MS: While The Beauty serves as a richly philosophical study of large themes, such as the nature of existence, time, and awareness, it also seems to be a celebration of the small and the common. There are poems about corkboards, the cards in the narrator’s wallet, the common cold, teeth, mice, and chairs in the snow. Two of my favorite lines in the collection are: “A sheep grazing is unimpressed by the mountain / but not by its flies.” Tell us more about the small and the common and why you’ve brought them to our attention in The Beauty.

JH: Isn't the small and common the field we live our life in? The large comes into a life through small-paned windows. A breath is small, but everything depends on it. A person looks at you a single, brief moment longer than is necessary, and everything is changed. The smaller the clue, the larger the meaning, it sometimes feels.

MS: Now I have to gush for a minute—these lines: “You were nothing to it. / Hummock. Earth clump. Root knob wild in the dark.” What you do with sound there is exquisite. And the imagery in The Beauty: flowers with bones, teaspoons of silence, the tongue of a bell, three large rabbit-breaths of air. Is it my imagination, or have image and sound play become more of a focus in your work?

JH: I hope so. Any artist, in any field, wants to press deeper, to discover further. Image and sound play are among the strongest colors available to poetry's palette. For a long time now, I've wanted to invite in more strangeness, more freedom of imagination. Yet music, seeing, and meaning are also cohering disciplines. They can be stretched, and that is part of poetry's helium pleasure. But not to the point of breaking.

MS: In the lovely Ten Windows, you emphasize the significance of the roles of hiddenness and uncertainty in poetry. Can you elaborate a bit here about these two qualities and why they are important?

JH: Poems' deep work is a matter of language, but also a matter of life. One part of that work is to draw into our awareness and into language itself the unobvious and the unexpected. Poems offer us counter-knowledges. They let us see what is invisible to ordinary looking, and to find in overlooked corners the opulence of our actual lives. Similarly, we usually spend our waking hours trying to be sure of things— of our decisions, our ideas, our choices. We so want to be right. But we walk by right foot and left foot. Poems give us permission to be unsure, in ways we must be if we are ever to learn anything not already known. If you look with open eyes at your actual life, it's always going to be the kind of long division problem that doesn't work out perfectly evenly. Poems let you accept the multiplicity and complexity of the actual, they let us navigate the unnavigable, insoluble parts of our individual fates and shared existence.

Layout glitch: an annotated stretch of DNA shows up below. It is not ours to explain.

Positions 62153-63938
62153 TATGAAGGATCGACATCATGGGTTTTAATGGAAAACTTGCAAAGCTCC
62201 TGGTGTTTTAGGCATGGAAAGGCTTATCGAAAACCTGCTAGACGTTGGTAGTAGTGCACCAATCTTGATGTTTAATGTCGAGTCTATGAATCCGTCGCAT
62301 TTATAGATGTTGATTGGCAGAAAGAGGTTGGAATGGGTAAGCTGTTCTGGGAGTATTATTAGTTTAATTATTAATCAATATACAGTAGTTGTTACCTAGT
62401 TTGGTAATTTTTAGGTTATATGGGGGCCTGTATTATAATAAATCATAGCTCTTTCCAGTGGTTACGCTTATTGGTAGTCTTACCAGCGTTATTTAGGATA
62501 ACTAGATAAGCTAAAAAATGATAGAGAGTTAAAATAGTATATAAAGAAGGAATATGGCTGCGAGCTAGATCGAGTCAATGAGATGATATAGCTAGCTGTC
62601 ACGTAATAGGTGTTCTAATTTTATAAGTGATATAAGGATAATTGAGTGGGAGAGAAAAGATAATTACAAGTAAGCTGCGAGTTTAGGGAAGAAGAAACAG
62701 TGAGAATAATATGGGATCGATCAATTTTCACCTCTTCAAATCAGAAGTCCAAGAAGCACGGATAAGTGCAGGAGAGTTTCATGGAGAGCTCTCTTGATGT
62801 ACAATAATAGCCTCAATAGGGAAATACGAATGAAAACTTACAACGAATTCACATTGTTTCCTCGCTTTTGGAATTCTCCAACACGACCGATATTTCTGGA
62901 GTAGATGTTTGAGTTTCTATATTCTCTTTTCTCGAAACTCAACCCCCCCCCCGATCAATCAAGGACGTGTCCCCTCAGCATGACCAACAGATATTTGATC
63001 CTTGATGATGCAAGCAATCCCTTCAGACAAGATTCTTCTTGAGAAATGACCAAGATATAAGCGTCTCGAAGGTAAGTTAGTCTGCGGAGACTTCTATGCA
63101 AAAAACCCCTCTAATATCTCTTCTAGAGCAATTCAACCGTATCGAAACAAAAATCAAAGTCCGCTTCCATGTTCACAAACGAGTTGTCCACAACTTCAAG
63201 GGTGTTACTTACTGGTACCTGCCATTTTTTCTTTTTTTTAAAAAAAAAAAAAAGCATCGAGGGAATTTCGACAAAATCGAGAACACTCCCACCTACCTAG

MS: One of the main themes running through Ten Windows is the transubstantiation of being that you call the secret happiness of poems and of poets. Will you describe some of the ways in which this unlatching occurs and explain why it fosters joy?

JH: Creativity itself is a joyous unlatching. The act of creative imagining, inventing, saying differently, crafting a metaphor or image, then crafting another metaphor or image when you go further or when you revise—all these take whatever you think “is” and make clear that other possibilities exist as well. The sense of possibility, the amplitude and freedom that sense of malleability brings—for me, that cannot help but be joyous.

MS: Now that The Beauty, and Ten Window are both out, I imagine you’ll be going on tour. Where can our readers expect to find you for signings, readings, and other events?

JH: I'll be doing many readings in the Bay Area in March, and also am going to Seattle and Portland. Later, I'll be in Los Angeles, Nashville, Galway in Ireland, Ohio, Washington D.C., New York, Hartford, Providence... An up to date schedule can usually be found here: http://barclayagency.com/speakers/appearances/hirshfield.html

I hope these travels will lead to some good conversations. I also hope to find some moments of quiet, between, that a few new poems might slip into. I don't really write books. I write poems, one at a time. Then when they speak to one another from inside a single binding and cover, they do seem also to have something further to say to one another, and to others.